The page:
There’s a clear trend emerging in the US credit card market, which in many ways is extremely good news for most customers. More points!
For travelers who’ve invested massive time and effort into hotel loyalty programs, the joy of “more” points, is a bit tainted though, since it means potentially losing out on other things, like hotel stay perks.
The internal struggle to take the points, or the perks, is reaching new heights, as US card issuers up the ante for bookings made directly through their platforms and not directly with hotels. Here’s what it means for your future bookings.
Credit Cards Seek To Control Travel Bookings
When you make a booking through any channel other than the hotel itself, or the hotel’s loyalty program, you’re typically forgoing perks and hotel points. You may get a better deal, but the extra rewards are gone, since the hotel has to pay commission to whoever you booked with, like Expedia, Hotels.com, or Chase Travel.
This week, Chase launched significant changes for the Sapphire Preferred and the Sapphire Reserve cards. Respectively, from August 16th onward, they’ll earn 5X and 10X points on hotels booked through Chase Ultimate Rewards Travel. In most cases, the prices are the same as found elsewhere.
For Sapphire Reserve Cardholders, whose points are worth at least 1.5 cents a piece towards travel already, earning 10X points on hotel bookings is absolutely massive and by most counts, makes this booking method far more rewarding than any hotel loyalty program.
A hotel booking of $2000 via Chase Ultimate Rewards Travel would earn 20,000 Ultimate Rewards Points ($2000 x 10X), worth $300 for any travel purchase through Chase Travel, or good for 20,000 airline miles or hotel points, via the Chase Ultimate Rewards transfer partners, like Emirates, United, Hyatt, Virgin and more.
You’re effectively earning a 15% rebate on hotel spending. For non-elite members of a hotel loyalty program, the best rebate offered, via far more restrictive points than what Chase offers, tops out at around 8%. Most are between 4%-8%, which hardly factors. A top tier guests barely claw back a 15% rebate, at best.
Going further, the rebate hotel loyalty programs offer – via points – is far more limited than earning points with Chase, Amex, Citi or Capital One.
With hotel points, you’re generally stuck using the points for hotels and hotels alone, or for a travel experience curated by the hotel group. A few offer other solutions, but they are far more limited thank banking rewards.
With any of the aforementioned banks, you can use them for transfers into specific airline or hotel points, towards flights, hotels, or even Amazon or PayPal shopping. The ease and breadth of use are almost incomparable.
The Big Dilemma
Chase isn’t the first bank to make a meaningful foray into winning hotel bookings, but its new proposition may prove the most successful.
The big dilemma for travelers, is whether to keep booking direct with hotels, to enjoy things like elite benefits on stays, or the ability to earn points, or to just take the simple rebate from credit card travel programs.
Using the example above, of a $2000 stay earning at least $300 in value via Chase, you’d need to earn value of at least $300 from booking direct or elsewhere to justify booking elsewhere. Some top tier guests may achieve that with free breakfast, suite upgrades and other perks, but most won’t.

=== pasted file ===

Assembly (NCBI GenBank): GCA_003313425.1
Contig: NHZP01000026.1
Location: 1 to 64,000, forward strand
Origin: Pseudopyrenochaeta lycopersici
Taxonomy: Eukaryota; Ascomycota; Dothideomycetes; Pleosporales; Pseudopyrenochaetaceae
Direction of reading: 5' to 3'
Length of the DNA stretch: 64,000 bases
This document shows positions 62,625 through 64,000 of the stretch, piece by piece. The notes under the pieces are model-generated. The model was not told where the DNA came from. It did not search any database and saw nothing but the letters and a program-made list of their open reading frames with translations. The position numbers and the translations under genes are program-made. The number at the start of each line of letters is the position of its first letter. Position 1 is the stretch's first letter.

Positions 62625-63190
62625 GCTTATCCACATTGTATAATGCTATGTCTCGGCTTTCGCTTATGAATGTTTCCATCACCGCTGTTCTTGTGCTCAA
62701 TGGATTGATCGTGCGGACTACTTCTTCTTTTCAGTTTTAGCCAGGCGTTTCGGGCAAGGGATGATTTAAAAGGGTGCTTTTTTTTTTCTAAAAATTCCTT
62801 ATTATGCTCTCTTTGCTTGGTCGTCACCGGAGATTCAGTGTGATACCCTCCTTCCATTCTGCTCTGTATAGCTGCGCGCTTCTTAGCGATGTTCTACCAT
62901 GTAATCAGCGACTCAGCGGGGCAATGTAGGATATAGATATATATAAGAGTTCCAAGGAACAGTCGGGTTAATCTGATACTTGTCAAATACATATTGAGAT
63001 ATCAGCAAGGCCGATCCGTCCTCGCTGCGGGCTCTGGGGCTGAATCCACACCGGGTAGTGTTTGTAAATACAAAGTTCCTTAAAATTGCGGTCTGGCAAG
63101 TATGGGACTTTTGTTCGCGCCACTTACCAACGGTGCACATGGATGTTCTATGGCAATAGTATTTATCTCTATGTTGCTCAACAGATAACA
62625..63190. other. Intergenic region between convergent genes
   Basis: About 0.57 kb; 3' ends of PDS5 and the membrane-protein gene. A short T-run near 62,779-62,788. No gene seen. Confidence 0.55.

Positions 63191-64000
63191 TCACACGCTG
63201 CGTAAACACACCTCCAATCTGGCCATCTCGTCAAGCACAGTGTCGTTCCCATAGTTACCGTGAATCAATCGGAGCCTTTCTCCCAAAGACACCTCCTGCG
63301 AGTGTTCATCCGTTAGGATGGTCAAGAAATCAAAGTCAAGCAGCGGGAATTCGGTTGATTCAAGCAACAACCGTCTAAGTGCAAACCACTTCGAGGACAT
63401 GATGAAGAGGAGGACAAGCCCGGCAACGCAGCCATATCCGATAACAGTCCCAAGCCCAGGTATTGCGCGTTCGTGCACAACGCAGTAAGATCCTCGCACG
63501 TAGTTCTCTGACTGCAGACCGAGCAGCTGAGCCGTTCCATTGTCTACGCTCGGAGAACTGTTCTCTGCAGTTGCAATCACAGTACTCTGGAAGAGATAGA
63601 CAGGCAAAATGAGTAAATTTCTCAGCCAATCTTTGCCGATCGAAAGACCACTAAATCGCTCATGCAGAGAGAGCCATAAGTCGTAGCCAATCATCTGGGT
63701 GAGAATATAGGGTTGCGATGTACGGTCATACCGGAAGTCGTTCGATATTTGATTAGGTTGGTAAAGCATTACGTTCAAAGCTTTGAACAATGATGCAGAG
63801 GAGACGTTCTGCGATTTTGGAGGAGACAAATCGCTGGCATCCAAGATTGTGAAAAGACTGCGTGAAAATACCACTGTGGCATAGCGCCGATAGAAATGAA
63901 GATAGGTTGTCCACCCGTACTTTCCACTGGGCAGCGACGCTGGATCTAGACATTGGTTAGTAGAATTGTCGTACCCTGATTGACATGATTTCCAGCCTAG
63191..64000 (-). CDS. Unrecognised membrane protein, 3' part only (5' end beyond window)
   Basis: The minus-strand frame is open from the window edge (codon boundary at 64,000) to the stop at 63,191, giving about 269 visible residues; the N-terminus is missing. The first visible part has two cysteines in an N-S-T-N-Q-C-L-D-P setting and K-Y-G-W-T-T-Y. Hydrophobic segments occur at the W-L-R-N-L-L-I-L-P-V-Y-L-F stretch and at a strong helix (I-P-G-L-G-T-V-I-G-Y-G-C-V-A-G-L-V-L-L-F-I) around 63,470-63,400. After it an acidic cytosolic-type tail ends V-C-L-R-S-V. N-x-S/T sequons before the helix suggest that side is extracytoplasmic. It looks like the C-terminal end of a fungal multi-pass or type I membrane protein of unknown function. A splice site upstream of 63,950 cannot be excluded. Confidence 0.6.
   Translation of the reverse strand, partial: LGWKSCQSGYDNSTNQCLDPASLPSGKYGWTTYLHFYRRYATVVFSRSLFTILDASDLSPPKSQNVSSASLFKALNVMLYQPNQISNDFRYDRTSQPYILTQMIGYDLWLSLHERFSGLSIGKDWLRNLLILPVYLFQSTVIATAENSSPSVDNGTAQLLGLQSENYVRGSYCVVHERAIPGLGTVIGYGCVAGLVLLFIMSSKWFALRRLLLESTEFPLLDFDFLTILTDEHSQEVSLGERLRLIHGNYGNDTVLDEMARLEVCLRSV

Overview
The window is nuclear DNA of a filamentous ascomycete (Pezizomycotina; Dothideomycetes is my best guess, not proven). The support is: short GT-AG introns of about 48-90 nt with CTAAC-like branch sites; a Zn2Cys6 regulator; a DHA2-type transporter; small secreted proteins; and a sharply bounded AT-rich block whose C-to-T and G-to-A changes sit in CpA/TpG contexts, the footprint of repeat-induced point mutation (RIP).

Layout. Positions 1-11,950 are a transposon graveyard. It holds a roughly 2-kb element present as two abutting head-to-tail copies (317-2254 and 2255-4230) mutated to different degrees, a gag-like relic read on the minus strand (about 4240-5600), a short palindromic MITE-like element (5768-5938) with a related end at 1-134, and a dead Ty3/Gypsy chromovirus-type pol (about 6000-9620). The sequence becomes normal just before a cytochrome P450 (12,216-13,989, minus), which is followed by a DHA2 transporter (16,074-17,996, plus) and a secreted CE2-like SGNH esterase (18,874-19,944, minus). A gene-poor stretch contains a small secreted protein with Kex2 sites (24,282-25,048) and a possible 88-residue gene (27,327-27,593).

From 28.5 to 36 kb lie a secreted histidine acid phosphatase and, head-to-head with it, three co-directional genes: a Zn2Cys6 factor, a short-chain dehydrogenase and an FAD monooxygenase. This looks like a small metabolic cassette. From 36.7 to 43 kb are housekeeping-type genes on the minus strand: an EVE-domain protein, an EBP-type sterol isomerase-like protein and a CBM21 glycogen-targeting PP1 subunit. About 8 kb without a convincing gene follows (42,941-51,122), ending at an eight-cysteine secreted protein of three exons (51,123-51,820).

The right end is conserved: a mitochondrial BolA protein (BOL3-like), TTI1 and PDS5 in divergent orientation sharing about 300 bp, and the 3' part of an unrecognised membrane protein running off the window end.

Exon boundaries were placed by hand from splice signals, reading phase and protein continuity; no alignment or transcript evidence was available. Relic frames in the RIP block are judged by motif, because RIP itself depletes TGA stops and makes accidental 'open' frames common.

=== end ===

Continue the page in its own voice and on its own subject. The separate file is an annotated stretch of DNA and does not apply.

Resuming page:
Banks Are Circling
Amex Platinum is now offering a $200 hotel credit for each year, when you book via their Fine Hotels & Resorts platform on Amex Travel, in yet another move to lure hotel bookings away from direct hotel channels.
Even the Sapphire Preferred Card, with a $95 annual fee, will offer a $50 credit when you book hotels via Chase Ultimate Rewards Travel.
In 2019, Capital One partnered with Hotels.com, which offers one of the cleanest and easiest hotel “loyalty programs” in hotel world. For a period of time, the two offered an impressive 20% rebate. Hotels.com offers a 10% rebate, and Capital One went to 10X earning on all Hotels.com bookings during the partnership.
Hotels Created Many Of These Dilemmas
Unlike hotels, airlines don’t take away elite perks like free checked bags or lounge access when you book with other websites or businesses, because commissions are so low on airline tickets. Basically, they don’t mind that you book elsewhere, they’re pretty much just happy to have the business.
Hotels very much care who you book with, because commissions which hotels pay can run north of 20% when you book through another site, such as Expedia. Booking direct with the hotel saves the hotel paying out on this commission, which then helps to fund rewards and perks.
With airlines, you get your perks pretty much no matter what – whereas with hotels, you only get your points if you save them money in commission. It’s not exactly “love” and loyalty on your terms.
Banks can more effectively fund rewards (such as 10X) on hotel bookings than many hotels can themselves, because the bank’s travel booking platform earns commission from the hotel you book, and their transaction costs are lower, since they are the one who would usually earn a fee when you swipe your card elsewhere.
If hotels don’t up the ante with perks, and points – and soon – credit card companies may start to win a larger and larger share of bookings, which will eat into people who care about hotel loyalty, and increase commission rates hotels pay out, as people flock to more lucrative programs.